Debra Rienstra urges Christians to create spaces of transition and new growth wherever we are.
Melissa Matthes well understands both the political and the religious power of mourning.
There are so many horrific events in the news. What do we do with the tumult of feelings that rushes through us when we hear about them? How do we navigate this world of lightning-fast news and online echo chambers where we can block particular perspectives and opinions? In these charged, gut-wrenching times, how do we process information and determine what course of action might align with our values? In seminary a professor assigned “reaction/response papers.”
This week I’ve spent some time with my five-month-old daughter in the lounge outside a hospital’s intensive care unit. It looks like the person we’re here to see will make a full recovery. But hanging out here means rubbing shoulders with other people whose loved ones are not so fortunate. The default position is to respect other people’s privacy, but some people want to talk.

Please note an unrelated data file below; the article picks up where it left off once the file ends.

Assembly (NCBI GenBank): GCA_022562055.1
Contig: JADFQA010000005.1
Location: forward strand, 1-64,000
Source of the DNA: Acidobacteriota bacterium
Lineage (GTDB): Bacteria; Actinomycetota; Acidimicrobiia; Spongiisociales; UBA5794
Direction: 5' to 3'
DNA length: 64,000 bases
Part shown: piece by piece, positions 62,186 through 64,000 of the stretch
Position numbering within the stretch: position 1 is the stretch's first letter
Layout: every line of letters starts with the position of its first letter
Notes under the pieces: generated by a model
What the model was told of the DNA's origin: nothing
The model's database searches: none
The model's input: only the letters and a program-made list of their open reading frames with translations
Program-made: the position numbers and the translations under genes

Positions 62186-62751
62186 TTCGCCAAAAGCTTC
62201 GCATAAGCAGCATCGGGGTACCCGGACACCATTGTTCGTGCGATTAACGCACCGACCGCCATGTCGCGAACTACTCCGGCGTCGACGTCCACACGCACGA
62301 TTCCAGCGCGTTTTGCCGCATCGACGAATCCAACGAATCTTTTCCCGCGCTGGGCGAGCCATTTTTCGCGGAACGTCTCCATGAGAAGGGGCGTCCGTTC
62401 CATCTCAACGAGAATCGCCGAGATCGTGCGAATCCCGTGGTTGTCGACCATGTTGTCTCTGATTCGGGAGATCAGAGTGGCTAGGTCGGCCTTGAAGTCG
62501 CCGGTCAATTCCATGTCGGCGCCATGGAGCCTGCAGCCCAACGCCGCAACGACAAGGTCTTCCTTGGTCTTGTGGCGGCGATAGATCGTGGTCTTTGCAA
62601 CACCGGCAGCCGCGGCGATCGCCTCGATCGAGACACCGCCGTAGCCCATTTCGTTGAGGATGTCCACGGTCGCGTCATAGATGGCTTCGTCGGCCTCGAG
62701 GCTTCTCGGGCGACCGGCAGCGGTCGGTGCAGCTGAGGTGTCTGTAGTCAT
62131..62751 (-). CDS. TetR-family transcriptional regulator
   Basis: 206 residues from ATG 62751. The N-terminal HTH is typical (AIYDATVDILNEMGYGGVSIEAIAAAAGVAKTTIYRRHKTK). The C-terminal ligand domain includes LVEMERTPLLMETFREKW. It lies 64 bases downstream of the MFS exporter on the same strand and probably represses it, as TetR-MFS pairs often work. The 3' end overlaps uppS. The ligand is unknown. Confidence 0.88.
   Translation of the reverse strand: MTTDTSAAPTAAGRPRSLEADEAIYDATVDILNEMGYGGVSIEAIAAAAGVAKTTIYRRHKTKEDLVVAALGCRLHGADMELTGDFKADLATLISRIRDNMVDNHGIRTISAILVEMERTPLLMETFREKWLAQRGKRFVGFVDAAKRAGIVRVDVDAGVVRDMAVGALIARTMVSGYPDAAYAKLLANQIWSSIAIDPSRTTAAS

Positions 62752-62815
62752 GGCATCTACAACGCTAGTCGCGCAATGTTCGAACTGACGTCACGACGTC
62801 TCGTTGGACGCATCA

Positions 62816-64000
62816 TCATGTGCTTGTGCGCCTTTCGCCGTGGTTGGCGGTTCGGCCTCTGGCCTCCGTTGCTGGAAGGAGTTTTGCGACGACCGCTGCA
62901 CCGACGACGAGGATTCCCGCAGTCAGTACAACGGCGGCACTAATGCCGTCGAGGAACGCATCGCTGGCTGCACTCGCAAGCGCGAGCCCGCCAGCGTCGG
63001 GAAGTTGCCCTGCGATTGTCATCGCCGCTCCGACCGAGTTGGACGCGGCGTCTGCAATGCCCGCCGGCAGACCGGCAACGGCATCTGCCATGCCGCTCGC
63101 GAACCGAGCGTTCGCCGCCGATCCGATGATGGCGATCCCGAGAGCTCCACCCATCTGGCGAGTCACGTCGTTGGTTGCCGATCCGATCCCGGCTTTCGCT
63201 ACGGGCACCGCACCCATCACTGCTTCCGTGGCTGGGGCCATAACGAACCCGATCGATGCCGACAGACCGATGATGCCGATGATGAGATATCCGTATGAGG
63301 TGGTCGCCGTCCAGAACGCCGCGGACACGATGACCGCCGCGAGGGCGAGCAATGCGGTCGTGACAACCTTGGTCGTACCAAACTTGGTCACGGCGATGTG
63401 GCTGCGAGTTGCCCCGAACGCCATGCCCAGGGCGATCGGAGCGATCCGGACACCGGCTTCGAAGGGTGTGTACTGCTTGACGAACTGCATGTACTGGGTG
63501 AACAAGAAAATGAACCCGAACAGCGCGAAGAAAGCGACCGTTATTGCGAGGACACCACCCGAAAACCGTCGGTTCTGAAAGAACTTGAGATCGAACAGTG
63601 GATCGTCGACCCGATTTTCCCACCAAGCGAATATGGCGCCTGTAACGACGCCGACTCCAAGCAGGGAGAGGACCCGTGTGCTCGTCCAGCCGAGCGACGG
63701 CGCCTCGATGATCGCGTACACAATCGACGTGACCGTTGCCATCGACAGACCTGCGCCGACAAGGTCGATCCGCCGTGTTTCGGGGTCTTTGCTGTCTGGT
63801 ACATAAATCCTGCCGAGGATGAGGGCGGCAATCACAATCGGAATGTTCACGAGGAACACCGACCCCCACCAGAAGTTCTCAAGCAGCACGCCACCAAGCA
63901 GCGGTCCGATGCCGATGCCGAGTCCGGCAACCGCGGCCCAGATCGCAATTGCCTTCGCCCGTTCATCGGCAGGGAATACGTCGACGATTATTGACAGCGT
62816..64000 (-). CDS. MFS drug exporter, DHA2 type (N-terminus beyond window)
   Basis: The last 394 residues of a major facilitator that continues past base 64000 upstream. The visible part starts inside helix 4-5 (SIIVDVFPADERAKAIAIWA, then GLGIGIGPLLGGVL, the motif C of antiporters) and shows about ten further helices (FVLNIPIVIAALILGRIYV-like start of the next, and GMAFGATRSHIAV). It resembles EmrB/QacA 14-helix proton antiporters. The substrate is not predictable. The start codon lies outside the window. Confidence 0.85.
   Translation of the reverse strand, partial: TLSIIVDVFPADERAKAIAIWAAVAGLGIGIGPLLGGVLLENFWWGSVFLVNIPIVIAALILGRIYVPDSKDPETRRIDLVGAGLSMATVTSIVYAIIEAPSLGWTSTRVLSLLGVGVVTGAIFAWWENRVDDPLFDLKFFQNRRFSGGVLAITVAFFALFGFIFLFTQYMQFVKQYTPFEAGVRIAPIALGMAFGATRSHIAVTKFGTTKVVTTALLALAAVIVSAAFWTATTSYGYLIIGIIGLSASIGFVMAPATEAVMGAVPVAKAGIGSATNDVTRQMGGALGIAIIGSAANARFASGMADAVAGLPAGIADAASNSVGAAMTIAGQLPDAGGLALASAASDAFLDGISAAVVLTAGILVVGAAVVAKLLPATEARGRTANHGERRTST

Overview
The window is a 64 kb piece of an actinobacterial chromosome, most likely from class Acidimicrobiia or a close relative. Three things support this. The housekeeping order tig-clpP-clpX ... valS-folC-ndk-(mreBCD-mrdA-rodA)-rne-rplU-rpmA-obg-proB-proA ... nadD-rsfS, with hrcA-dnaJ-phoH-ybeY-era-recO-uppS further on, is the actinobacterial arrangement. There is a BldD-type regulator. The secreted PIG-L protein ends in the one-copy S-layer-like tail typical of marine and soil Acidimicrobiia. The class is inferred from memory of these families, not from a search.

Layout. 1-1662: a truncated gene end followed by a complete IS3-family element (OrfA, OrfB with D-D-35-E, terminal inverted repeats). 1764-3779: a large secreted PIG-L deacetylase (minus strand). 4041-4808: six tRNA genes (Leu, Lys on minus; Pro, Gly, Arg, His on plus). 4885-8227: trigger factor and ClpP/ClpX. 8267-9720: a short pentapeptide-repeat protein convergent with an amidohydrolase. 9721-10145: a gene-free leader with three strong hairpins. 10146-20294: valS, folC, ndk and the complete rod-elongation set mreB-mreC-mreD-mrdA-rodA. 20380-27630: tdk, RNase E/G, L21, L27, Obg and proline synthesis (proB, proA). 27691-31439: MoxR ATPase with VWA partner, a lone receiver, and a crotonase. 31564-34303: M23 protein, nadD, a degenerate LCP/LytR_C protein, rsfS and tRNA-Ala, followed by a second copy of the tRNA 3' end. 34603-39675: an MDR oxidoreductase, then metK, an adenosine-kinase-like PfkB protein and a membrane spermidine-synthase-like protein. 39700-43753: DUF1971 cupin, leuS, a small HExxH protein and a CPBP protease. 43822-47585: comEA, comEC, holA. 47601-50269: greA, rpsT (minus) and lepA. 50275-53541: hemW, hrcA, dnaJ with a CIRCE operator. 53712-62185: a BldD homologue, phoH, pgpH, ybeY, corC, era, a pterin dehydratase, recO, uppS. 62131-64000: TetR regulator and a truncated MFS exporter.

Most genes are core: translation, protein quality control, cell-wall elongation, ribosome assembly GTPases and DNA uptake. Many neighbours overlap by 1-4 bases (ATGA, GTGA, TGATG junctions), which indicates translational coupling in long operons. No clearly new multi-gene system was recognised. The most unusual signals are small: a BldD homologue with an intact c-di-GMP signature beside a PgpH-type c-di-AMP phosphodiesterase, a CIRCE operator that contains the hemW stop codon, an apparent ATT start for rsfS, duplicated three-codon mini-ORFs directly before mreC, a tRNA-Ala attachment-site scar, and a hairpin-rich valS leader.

Larry wondered what Stan wanted to see him about. Stan was not the sort of parishioner who often asked for counsel or help with a problem.
Around 3:30, an SUV bearing the local TV station's logo pulled up. Thomas wondered how they knew about the service project.
Richard Rohr has written his most sage, most important book yet. Its message is straightforward and bracing: the spiritual life is not static.
In this reading from Luke we confront stark and conflictual sayings of Jesus that sit poorly with contemporary images of God. Our culture seems to prize a God with an infinite capacity for empathy, a God who is “nice.” Luke challenges this thinking. He offers a glimpse of redemption for a world that is anything but nice—and that needs much more than a nice God to redeem it.